International Baccalaureate programs to catch on in AMERICAN schools

For decades, many AMERICAN secondary schools have a range of college-level Advanced Placement courses allow high performers to shine than a standard diploma. But there is a different standard that many schools have adopted the International Baccalaureate.

“There is definitely an increase of the IB diploma in the United States, and is considered the gold standard in the college admission officials,” says Shellee Hendricks, director of college counseling at the French-American School of New York in Mamaroneck, which recently started offering the IB diploma.

Colleen Duffy, marketing manager of the International Baccalaureate Organization in America, says IB diploma programs have the largest presence in California, Florida and Texas schools, but there are also many in the Middle-west and other parts of the country.

“The biggest misconception people have about the program is that it is a study abroad program. That it is not. It was started in Switzerland for the parents who are often transferred from one country to another, and wanted a curriculum that would be more internationally accepted. But we are in the public schools in nearly every US state now,” says Duffy.

In contrast to the board of Directors of the AP program, which offers single subject courses and is still the most common national level, the less well-known International Baccalaureate program is more comprehensive in the subject.

Duffy says that it is a more rigorous preparation for college-level work, encourages in-depth, independent research, and teaches students to embrace a diverse world.

“It is much more holistic than a few AP classes here and there,” she says.

The two-year IB curriculum, developed in 1968 at an international school in Geneva, is now offered in 931 American high school — 87 percent of them public schools — and dozens of others have started the long process of certification. The number of IB schools around the world exceeds 4,700, spread over 150 countries, and is expected to exceed 7,000 in the next five years.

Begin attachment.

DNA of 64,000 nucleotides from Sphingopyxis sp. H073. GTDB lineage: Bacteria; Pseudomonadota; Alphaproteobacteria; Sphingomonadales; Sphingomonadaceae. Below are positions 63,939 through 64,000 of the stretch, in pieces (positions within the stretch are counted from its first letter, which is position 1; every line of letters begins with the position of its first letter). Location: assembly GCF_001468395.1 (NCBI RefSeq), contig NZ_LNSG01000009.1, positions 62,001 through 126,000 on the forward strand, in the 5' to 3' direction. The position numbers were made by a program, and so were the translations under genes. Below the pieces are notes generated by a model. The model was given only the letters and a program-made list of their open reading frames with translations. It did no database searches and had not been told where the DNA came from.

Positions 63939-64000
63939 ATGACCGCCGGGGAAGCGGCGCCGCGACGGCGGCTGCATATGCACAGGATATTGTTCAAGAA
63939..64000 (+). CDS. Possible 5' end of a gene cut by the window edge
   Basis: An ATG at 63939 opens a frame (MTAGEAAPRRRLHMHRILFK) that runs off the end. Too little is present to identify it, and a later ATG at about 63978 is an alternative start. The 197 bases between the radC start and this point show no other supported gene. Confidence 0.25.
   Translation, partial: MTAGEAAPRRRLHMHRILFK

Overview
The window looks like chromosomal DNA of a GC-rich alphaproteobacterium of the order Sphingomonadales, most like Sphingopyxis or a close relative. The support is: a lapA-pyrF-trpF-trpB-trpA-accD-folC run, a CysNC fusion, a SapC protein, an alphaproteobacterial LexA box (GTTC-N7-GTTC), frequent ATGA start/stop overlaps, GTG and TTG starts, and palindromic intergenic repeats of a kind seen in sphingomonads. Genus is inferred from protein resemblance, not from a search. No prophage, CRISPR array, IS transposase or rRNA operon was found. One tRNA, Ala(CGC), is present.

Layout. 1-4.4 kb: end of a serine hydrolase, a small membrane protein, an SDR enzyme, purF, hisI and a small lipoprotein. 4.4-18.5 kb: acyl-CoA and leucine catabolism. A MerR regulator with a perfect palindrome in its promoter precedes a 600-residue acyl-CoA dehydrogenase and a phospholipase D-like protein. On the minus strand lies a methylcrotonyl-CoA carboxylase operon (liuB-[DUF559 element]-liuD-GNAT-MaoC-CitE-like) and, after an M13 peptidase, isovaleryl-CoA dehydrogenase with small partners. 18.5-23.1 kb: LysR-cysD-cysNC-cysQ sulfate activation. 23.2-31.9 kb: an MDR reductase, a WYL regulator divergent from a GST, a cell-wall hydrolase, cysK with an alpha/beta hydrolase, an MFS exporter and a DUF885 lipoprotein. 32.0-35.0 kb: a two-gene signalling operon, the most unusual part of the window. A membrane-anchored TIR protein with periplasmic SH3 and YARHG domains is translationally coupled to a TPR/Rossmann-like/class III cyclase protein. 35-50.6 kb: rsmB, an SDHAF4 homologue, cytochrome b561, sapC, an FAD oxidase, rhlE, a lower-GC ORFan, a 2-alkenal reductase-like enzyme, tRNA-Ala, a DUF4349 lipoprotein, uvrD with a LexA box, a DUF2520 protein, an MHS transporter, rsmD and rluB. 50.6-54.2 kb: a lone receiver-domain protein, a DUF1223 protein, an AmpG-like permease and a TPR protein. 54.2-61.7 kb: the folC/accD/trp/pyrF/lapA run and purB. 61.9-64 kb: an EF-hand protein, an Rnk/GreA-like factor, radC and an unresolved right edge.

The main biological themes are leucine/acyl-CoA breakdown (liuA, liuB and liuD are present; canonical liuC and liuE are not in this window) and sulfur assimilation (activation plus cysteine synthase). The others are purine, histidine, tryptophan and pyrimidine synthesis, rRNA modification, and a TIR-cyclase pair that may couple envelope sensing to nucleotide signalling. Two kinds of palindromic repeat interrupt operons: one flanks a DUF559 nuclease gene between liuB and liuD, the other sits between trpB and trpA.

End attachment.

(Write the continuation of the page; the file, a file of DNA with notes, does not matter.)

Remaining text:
To earn an IB diploma, students devote their junior and senior years in the program, for which the English plus one other language, mathematics, sciences, social sciences, arts, a course on the theory of knowledge, a 4000-word essay, oral presentations and 150 recommended hours of community service.

“The essay is a very intensive and extensive research piece on a topic of the student’s choice,” Hendricks says.

While some schools start the IB curriculum in the primary school, and others do not start until middle school or high school.

Critics say that the IB program is not for every student, or every community.

“I was one of a number of high school teachers in our district who believed in the IB program, but fought against it tooth and nail, because it was too much to abide by the state mandates, simultaneously with the execution of this program,” says Kelly Osterhout, who taught at the high school in the York County School District in Virginia for four years.

“We had the feeling that there are not enough resources available to teachers to do in the way it should be done, and we had to deal with parents who are angry about parts of the program such as education, global tolerance and respecting the opinions of others. Just with the mention of the LGBTQ movement, for example, caused a stir.”

The teachers at her school voted to get rid of the IB program at the high school level, she said, but it continues to the high school level.

Some people are uncomfortable with the program’s ties with the United Nations. The program received funding from UNESCO from 1968 to 1976, and still be associated with the United Nations Economic and Social Council.

Others object to the costs of the organization costs $11,650 per year per school, $172 per student and € 119, – per exam — and say it is also not as effective as the AP program nor likely to reach as many students, because it is too strict for most.

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